He said in
Over the weekend, Microsoft withdrew its 3-month-old unsolicited bid for Yahoo after seeing the impasse with Yahoos board over a mutually acceptable sales price.
"Now at this point Microsoft is focused on its independent strategy," Gates told reporters at a news conference in
Microsoft Chief Executive Steve Ballmer had orally offered to pay US$33 per share, or US$47.5 billion, for Yahoo, up from an initial bid valued at US$44.6 billion, or US$31 per share. At the time the negotiations collapsed, the value of Microsoft’s original offer had fallen to US$42.3 billion, or $29.40 per share, because half the deal was supposed to be financed with Microsoft’s declining stock.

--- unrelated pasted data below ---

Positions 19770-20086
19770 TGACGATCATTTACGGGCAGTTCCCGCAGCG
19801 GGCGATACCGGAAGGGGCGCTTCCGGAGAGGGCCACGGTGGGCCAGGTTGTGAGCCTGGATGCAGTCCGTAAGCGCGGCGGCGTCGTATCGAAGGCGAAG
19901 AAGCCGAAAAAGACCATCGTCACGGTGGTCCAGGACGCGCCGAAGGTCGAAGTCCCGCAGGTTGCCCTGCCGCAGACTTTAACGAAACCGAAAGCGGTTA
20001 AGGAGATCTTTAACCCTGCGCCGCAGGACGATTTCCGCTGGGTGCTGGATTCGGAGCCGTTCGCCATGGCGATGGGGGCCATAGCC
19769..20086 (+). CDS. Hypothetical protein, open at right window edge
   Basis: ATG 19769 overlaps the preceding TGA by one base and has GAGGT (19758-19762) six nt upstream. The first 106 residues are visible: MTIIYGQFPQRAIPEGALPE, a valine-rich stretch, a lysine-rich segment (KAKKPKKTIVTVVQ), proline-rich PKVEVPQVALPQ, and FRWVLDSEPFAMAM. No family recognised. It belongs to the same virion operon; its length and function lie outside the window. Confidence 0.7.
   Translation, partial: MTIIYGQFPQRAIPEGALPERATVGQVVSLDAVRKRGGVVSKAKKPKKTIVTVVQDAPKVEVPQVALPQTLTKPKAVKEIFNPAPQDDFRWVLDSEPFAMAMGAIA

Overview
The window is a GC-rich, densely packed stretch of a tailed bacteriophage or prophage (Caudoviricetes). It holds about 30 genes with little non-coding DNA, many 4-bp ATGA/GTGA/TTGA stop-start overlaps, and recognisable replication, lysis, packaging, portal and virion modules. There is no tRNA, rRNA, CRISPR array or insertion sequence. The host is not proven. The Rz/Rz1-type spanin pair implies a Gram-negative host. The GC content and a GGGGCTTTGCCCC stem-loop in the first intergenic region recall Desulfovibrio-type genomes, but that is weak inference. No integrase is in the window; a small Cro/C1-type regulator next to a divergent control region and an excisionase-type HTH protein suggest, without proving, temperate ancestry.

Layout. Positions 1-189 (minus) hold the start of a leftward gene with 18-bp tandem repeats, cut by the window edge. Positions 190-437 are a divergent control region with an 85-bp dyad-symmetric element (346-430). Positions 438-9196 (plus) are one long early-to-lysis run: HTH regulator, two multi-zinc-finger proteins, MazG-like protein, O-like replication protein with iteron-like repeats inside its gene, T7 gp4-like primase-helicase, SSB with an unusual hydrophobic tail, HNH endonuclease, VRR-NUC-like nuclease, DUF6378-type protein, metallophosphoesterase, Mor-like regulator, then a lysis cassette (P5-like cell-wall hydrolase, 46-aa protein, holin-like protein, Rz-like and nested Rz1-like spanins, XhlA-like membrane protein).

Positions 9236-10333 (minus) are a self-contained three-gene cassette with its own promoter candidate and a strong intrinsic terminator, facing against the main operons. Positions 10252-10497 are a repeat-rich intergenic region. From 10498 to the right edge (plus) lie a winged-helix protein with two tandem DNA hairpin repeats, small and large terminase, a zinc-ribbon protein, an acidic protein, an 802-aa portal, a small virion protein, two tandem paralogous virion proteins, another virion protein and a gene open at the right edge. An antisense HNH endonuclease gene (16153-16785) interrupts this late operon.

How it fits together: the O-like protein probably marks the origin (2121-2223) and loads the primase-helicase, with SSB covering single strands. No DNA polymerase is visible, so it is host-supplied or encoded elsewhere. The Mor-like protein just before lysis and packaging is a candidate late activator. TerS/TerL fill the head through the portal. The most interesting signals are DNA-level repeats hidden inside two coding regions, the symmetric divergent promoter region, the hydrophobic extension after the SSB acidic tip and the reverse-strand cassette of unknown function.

Yahoo’s board wanted US$37 per share - a price that the company’s stock hasn’t reached in more than two years.
Microsoft trails Google in the online search and advertising markets, and the bid for Yahoo was an attempt at turning that around.
But Gates said that Microsoft was determined to make "advances" in its own search offering and meetings were in the works in
"We will make the advances that give people a great choice there," he said.
Microsoft’s intense pursuit of Yahoo was widely seen as an acknowledgment of weaknesses in Microsoft’s solo Web search and advertising strategy, and the software maker now needs to prove it can innovate without Yahoo as a partner.
Gates makes periodic trips to Asia, and he was in
Possibilities include large Internet companies such as Time Warner Inc.s AOL and News Corp.’s MySpace and promising startups such as Facebook Inc. and LinkedIn Corp.
Microsoft already owns a 1.6 percent stake in Facebook, the second-largest social network behind MySpace.